how to bounce back from a mistake at work

Did you make a work mistake? It happens. We all make mistakes. People make them every day. Even the best of us slip up here and there at work.

Perhaps there was an embarrassing typo in an email you sent to the head of your company, you forgot to send an important file and missed a deadline, or perhaps it was something more important, like choosing an unsuccessful strategy or taking steps that caused your company to lose a customer.

Making a mistake can be embarrassing, worrisome, and can have you questioning yourself. Sure, these are natural ways to feel. The good news is you can recover from a mistake.

recover from a work mistake

7 tips to recover from a mistake

Mistakes happen. It’s how you handle them that matters most. So, don’t drown in self-pity. Make things right, make changes, and show your colleagues, manager, and company how you’ll get things back on track. If you make a work mistake, use these tips to get back on track:

1. take responsibility

The first thing you need to do is own the mistake. This can be difficult, but it’s a very important first step toward making things right. Avoid making excuses and blaming others or extenuating circumstances. This is all too common. Take ownership – people will respect you for it.

2. genuinely apologize

People are generally understanding when a mistake is made. If you think an apology is needed, make it genuine. Immediately contact the person(s) affected and tell them you are sorry for what has happened. Keep it short and to the point. There is no need for long justifications or an explanation of the things that led up to the mistake.

3. offer a solution

It’s how you handle the mistake that matters. Once you notice you’ve made a mistake, start to think of ways you can rectify the situation. Going into your boss’s office to tell them you made a mistake is one thing, but telling them you made a mistake and then offering a number of potential solutions for how you can fix the issue is a better approach. They will appreciate that you not only owned the mistake and apologized, but you are already trying to fix it.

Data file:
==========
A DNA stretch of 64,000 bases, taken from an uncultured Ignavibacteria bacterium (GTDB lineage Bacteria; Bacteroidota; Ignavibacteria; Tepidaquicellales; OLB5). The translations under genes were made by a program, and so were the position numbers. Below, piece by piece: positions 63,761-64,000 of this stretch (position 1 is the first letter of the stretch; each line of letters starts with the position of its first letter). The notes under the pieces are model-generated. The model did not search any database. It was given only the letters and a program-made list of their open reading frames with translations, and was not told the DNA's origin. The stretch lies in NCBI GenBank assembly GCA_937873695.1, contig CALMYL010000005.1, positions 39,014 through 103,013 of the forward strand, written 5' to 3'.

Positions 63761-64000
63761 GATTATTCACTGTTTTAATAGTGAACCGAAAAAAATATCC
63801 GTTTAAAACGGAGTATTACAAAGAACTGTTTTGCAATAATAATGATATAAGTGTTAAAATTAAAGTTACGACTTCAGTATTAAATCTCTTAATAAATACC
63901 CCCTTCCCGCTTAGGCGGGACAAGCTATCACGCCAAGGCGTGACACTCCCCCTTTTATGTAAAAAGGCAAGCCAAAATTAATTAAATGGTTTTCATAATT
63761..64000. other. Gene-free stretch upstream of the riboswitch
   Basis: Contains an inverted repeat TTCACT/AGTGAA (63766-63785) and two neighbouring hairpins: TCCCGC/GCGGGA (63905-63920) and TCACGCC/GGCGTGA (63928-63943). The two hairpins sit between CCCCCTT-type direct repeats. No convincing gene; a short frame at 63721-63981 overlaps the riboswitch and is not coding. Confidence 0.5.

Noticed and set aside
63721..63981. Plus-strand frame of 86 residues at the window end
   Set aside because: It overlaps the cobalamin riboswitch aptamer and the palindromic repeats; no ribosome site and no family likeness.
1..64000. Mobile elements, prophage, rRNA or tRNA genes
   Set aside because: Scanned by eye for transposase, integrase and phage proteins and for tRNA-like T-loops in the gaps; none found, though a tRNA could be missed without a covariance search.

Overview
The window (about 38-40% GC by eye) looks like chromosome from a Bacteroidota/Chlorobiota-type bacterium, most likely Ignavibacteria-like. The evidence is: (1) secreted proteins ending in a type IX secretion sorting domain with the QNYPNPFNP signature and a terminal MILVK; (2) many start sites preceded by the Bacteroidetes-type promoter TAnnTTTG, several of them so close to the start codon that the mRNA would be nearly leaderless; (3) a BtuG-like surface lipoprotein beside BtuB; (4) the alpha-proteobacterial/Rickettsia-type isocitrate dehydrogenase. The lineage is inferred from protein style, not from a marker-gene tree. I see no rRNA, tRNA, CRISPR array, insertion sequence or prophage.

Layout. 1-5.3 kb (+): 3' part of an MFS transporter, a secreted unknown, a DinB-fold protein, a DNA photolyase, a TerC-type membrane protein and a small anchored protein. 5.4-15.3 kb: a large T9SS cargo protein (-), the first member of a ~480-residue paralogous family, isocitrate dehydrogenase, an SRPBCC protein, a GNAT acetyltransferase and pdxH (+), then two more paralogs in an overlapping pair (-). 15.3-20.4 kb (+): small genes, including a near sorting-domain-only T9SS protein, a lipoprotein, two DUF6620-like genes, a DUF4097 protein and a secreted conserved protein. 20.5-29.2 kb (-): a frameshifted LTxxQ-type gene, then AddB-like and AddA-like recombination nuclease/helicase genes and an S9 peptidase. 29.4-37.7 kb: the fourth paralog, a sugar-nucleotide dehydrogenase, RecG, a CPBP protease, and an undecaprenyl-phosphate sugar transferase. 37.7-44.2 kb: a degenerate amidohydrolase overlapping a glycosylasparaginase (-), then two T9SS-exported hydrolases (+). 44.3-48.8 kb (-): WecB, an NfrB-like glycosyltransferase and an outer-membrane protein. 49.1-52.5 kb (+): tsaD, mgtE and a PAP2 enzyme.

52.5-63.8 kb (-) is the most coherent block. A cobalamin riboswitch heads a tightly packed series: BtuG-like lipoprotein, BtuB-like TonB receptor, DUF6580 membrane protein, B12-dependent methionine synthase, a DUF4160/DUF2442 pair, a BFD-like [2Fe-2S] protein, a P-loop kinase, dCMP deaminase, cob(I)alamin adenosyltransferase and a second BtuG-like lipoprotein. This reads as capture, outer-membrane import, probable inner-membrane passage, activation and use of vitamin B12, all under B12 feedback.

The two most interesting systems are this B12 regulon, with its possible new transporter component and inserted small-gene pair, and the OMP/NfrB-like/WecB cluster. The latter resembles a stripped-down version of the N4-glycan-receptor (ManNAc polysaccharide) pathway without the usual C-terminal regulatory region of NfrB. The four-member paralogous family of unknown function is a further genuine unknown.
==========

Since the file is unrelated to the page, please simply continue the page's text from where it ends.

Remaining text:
4. keep things in perspective

Don’t go overboard and beat yourself up about the fact you made a mistake. Keep things in perspective and consider the severity and impact of the mistake. What’s the impact? If it’s minor, accept it and move on. If it’s more serious, then you may have some cause for concern.

5. look at the processes that led to the mistake

This is important. Making a mistake is forgivable, but making the same mistake two or more times will not be as accepted. Once you’ve come up with a solution to fix the mistake, look into the steps that let up to the mistake happening. Was there an oversight? Did you skip a step? Were you rushing your work and forgot to review it? Was there something you could have done to prevent the mistake from happening? Understand how the mistake was made.

6. determine how to prevent a re-occurrence

If you don’t want to make the same mistake twice, you need to understand how to prevent it from happening again. For smaller mistakes, this may be obvious; but for larger mistakes, it may not be immediately apparent. Don’t be afraid to ask for help. Talk with your boss and colleagues about ways to prevent the mistake from happening. If you are making the mistake, others could make the same mistake as well. Collaborate with others to create a game plan to avoid and manage the mistake in the future.

7. commit to earning back trust

Trust can be lost when a mistake is made. Even if you’ve taken steps to correct the issue, there may be some underlying trust issues that need to be addressed. Saying you won’t make the mistake again is a good start, but actions speak louder than words. Prove to those affected that you have learned from your mistake by doing a great job. Even the biggest mistakes can be forgotten over time.

Making a mistake is part of your career growth and development. It’s inevitable that you’ll make mistakes. The key is to learn from them and be a better professional going forward. Making work mistakes is common. It’s how you handle the situation and improve for next time that determines what kind of worker you are!

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